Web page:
Lionesses in the Bathroom

Papa und das Meer


Just past the Europabrücke (Europe Bridge), South of Innsbruck in Austria, you can pull over at a reststop. There’s a place to eat, a place to gas up, a place where you can jump off said Europabrücke with a bungee chord. You can also pray. There’s a small chapel atop a hill. The chapel was erected in 1963 and dedicated to all the workers who died while building the 820 meter long bridge. Standing atop the hill, looking through the chapel at the autobahn and the rolling foothills of the Alps I did feel rather peaceful. Later, while researching this place I stumbled upon the phrase “gas station for the soul”. I am not particularly religious, but in a weird way, I found this quite apt.

My Parents’ Palazzo

My parents and I walked into the Ca’ Sagredo Hotel in Venice like we belonged there – like we were guests and had a right to walk up the grand 18th Century staircase, look at the frescoes by Pietro Longhi and lean out the huge windows overlooking the Grand Canal and the Rialto Market. The staff didn’t mind. I think people come there all the time to look at the Palazzo that dates back to the 14th Century, is a national monument and has in recent years been pristinely restored. What was out of the ordinary was that some of the rooms were absolutely deserted. My parents and I (in fact my entire family) are early risers and we arrived at the Palazzo when everyone else had just settled down for breakfast. We had the rest of the rooms to ourselves and I indulged in some early morning daydreams about my parents being Venetian nobility and owning the place.

Eugenie and the Gooseberries

Eugenie is a very close friend of my mother’s and I’d heard so much about her that I felt I knew her. I finally had the pleasure of meeting her last Fourth of July for a cold glass of lemonade on her porch. Eugenie and her husband have the greenest thumbs I have ever seen. Their garden is a place of magic, of huge trees, tall grasses, colorful flowers I have never seen before and vegetables and fruits that made my mouth water. Eugenie will always give my mom small gifts – a glass of strawberry freezer jam, gooseberry marmalade, fresh lettuce… These things never survive long when us kids are around. They’re simply too delicious… all the more so now that we know where they come from!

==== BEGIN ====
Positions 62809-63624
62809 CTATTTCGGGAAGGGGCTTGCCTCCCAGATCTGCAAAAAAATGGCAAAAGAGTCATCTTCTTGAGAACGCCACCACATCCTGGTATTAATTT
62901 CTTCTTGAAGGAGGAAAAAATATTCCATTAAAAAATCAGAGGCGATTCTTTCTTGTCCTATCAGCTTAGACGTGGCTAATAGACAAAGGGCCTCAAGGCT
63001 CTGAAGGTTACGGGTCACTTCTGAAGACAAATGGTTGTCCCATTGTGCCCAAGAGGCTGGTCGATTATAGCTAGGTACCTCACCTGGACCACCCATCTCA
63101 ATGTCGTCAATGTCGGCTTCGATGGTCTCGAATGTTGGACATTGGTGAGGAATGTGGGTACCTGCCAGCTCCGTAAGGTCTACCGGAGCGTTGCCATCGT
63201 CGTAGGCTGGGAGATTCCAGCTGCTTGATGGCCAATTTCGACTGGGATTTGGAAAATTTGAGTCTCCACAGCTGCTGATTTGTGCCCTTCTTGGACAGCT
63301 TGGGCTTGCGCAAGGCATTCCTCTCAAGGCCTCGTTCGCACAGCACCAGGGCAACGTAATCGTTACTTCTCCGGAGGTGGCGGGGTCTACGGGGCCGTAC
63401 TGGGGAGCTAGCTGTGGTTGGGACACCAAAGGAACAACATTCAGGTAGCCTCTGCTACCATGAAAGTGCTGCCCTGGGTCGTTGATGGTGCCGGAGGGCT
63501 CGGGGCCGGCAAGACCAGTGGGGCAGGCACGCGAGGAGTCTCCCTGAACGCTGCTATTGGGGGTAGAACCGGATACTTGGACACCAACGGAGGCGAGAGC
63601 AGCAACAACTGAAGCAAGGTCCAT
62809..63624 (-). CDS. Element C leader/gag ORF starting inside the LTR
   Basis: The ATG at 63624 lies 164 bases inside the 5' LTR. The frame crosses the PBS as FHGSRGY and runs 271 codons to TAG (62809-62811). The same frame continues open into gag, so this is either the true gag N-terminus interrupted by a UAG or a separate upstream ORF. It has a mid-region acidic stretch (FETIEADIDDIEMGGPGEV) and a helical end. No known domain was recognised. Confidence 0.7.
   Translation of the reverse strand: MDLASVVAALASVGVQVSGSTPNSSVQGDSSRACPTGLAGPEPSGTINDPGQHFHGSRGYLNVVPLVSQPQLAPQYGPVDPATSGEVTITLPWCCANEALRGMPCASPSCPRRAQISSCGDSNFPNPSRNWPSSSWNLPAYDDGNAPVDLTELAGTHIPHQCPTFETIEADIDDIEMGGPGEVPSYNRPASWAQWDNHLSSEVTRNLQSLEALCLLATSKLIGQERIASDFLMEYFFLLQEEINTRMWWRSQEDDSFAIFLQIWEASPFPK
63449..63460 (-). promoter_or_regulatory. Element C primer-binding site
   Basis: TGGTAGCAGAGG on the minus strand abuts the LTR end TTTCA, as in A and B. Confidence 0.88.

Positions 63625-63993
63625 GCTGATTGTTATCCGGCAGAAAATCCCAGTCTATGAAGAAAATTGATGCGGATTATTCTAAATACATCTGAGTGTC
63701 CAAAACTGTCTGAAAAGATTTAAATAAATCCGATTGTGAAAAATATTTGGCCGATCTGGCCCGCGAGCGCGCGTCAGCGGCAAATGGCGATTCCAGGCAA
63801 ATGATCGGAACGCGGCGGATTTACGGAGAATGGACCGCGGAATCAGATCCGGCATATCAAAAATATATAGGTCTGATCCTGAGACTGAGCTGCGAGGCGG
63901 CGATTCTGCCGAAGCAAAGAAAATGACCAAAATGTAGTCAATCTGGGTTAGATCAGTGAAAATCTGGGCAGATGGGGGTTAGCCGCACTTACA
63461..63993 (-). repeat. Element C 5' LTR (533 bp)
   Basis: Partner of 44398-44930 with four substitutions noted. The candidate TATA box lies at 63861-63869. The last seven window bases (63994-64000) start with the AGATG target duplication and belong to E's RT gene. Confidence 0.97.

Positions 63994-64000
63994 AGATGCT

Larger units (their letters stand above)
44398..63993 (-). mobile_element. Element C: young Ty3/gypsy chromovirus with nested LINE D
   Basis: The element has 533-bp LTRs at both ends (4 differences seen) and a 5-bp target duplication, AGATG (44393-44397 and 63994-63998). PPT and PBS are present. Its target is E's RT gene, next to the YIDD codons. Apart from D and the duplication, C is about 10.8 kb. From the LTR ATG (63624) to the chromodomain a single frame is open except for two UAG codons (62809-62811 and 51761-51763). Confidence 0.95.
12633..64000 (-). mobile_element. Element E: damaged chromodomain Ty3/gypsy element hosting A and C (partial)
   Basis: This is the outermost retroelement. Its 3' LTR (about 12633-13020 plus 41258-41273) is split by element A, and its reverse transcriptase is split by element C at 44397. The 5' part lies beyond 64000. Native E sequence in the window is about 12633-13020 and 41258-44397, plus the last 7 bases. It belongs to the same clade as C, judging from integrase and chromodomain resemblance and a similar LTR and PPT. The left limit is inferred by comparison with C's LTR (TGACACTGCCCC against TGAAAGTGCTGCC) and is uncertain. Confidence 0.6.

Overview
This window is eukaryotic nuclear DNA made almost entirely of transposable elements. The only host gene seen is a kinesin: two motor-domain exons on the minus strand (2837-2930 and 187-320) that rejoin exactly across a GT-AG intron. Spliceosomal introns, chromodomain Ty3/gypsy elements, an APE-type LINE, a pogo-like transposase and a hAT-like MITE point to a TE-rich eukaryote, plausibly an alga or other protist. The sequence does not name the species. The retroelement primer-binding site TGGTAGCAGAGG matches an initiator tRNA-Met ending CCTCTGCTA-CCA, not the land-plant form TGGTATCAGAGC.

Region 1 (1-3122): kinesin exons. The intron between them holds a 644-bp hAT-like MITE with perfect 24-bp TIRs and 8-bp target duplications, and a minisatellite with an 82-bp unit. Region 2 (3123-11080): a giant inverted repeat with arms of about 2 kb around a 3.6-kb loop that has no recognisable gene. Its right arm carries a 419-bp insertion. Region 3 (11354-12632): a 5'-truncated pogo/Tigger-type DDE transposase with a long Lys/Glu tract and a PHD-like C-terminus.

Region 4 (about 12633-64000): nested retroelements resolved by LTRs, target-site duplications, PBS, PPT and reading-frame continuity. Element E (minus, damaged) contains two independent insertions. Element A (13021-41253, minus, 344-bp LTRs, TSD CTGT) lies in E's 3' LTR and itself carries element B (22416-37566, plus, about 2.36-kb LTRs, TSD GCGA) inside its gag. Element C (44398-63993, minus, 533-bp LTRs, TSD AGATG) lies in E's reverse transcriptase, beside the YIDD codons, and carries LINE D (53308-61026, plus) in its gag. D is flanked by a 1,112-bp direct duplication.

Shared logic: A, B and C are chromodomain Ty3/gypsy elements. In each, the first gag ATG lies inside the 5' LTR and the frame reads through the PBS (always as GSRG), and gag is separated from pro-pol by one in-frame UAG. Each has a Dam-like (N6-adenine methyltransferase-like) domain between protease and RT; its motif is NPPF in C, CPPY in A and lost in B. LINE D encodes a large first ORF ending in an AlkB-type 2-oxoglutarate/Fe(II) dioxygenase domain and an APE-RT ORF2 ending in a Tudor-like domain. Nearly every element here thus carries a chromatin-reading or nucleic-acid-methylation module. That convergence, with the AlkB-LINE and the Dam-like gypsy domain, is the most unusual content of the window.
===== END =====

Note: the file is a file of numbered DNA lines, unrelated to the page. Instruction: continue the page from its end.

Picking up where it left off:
Joshua Tree

Last October Jan and I went to visit our friends Sarah and Ben in LA and went camping in Joshua Tree. I had never been to the desert. It was like something out of a storybook: coyotes howling by night, stars so bright that you felt you could reach out and pluck them out of the sky and a sunset that would drown all the color out of the world. Watching the sun go down was like watching the world turn to stone.

Julian with Driftwood


It is almost a year ago that I visited my husband while he was working in Belize. I never posted any of the images I took there. I wasn’t really happy with them, yet, ironically, when I look at some of the pictures today they make me happy. It was so delightful and luxurious escaping from the freezing grey winterscape of Manhattan and stepping out of the plane into a country that I knew very little about but that overwhelmed with its tastes and smells and sounds and the incredible hospitality of its people.


©Sarah Girner


I had never been to Venice. It’s one of those cities where everything that could possibly have been said or thought about it, probably has been said and thought already. I still want to write a few lines.

What surprised me was that though I had seen countless images of Venice – moving as well as stills – and read books about this city I didn’t expect how it might feel. It is an assault on the senses: the scent and sounds of the sea are all-encompassing and you are never really  able to drown out the splashing of the waves against the canals because these are sounds we aren’t always surrounded with in city life. Oftentimes the ground shifts beneath your feet and that shifting and the slightest hint of nausea made their way into my dreams.

Finally the light: The light also shifts from delicate tones of pink and purple to crisp, clear moonscapes with the reflections of the moon and stars gently glittering on the waves. It’s all a bit much. There’s a German word “sattsehen” which means literally to see until you are full; to see until your appetite is sated. It’s impossible to see Venice until you are full. You just need to keep looking and looking and looking some more.

Marcela & Lucio